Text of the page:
Another reason to maintain detailed records for all appliances is to ensure accurate refrigerant inventory management. Reliable refrigerant inventory tracking, auditing and accountability cannot be maintained without complete refrigerant usage tracking. Finally, tracking all refrigerant usage will provide consistent and uniform procedures and processes that will reduce the chances of human error and subsequent violations.

Documentation and record-keeping can be accomplished manually through a detailed paper-based tracking system. Software programs also are available to automate and simplify refrigerant record-keeping requirements.

Develop an Unannounced Title VI Inspection Plan
Develop an inspection plan for use when EPA personnel arrive unannounced. The plan should include a list of all requirements to be maintained under applicable laws and regulations. It should identify any specific requirements applicable to your organization and specify the location of all required information or items, including refrigerant inventories; recovery and recycle equipment; appliances; documentation and records. The plan also should include the name and phone number of the employee responsible for maintaining the required information or items and guidance for employees on how to conduct themselves during an inspection.

During an Inspection

Congress provides the EPA with the authority to perform an inspection without notifying a facility in advance. Generally, organizations should not deny entry to an EPA inspector. In certain instances, an entry refusal is a prohibited act subject to a $27,500 fine. It is reasonable, however, to respectfully request that the inspector show enforcement credentials. Under some statutes, the inspector must present his or her credentials to be authorized to perform the inspection. Discuss any specific issues or questions relating to your organization with legal counsel.

Upon entry, you may request that the inspector sign in at the facility. The inspectors may not, however, be asked to sign waiver language or restriction of inspection statements. Do not keep the inspector waiting long for assistance or directions. A company representative should accompany the inspector at all times until the inspection is complete and the inspector has left the premises. Inspection should be limited to necessary areas.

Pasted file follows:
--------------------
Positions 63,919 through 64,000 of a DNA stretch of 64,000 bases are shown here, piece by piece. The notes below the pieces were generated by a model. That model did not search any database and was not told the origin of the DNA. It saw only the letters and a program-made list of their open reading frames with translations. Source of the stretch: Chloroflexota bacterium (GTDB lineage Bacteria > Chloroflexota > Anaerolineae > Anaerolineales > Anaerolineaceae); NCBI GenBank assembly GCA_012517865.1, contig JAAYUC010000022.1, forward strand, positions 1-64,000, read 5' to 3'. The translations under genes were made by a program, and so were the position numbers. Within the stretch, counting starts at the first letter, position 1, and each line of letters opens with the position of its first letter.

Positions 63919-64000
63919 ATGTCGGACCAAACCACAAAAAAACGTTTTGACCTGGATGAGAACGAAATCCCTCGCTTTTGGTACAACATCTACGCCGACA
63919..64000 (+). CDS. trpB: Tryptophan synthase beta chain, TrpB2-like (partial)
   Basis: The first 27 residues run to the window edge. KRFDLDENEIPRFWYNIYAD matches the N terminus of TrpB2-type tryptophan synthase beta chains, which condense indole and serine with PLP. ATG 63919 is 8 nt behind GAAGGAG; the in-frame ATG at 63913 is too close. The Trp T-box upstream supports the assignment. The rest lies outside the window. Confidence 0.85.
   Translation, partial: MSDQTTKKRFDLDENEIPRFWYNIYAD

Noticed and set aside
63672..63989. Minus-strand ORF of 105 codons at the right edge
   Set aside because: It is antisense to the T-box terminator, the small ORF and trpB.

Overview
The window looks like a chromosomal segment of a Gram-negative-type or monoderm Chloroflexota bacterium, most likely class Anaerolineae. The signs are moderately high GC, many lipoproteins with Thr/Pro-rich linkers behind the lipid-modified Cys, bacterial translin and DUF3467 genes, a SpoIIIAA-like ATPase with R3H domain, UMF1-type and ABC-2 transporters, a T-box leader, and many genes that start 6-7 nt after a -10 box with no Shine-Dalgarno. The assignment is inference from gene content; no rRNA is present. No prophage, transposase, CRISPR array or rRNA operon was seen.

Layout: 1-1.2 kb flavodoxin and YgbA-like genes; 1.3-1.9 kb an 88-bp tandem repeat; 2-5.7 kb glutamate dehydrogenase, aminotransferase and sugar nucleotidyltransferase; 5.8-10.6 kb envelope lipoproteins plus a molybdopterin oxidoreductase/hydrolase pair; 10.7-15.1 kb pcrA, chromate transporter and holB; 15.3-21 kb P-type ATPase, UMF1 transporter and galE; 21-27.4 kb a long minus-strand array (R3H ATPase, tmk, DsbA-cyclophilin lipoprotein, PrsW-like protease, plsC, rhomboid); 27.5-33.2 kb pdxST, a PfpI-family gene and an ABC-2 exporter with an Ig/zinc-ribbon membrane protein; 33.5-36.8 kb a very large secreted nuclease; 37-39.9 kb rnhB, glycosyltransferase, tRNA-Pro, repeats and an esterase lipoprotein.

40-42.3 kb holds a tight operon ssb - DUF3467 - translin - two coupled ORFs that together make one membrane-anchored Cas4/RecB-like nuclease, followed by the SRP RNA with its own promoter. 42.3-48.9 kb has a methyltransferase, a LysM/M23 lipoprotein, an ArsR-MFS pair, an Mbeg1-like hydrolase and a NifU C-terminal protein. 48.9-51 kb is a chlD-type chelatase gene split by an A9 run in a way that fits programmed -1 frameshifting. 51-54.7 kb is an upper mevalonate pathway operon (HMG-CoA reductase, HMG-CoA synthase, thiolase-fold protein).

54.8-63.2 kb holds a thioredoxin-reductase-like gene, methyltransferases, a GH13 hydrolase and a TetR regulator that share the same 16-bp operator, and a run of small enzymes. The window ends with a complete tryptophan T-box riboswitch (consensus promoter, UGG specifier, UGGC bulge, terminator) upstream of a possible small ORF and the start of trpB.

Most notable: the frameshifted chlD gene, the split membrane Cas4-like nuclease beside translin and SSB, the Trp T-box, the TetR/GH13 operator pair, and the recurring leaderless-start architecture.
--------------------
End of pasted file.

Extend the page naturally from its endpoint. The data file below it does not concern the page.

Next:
Remember, the inspection is performed by real people, thereby making it a somewhat subjective process. With that in mind, it is essential that you are as respectful and responsive as possible. However, respectful and responsive do not mean that you need do anything more than is asked of you during the inspection. You do not have to volunteer any more samples, documents or information than is requested or reasonably required.

If EPA does not hold an opening conference, it is advised that you request one. An opening conference allows the EPA to inform the organization's personnel of inspection details, logistics and schedules. It provides an opportunity to present an initial cooperative attitude toward the inspectors. A typical opening conference should reveal a brief description of the inspector's intentions and the estimated length of inspection as well as provide a time to arrange site tours, photograph-taking, and the availability of documents for copying. You also may ask the inspector to attend required safety briefings. During this conference, knowledgeable staff can take a brief walk through the premises in preparation for the inspection.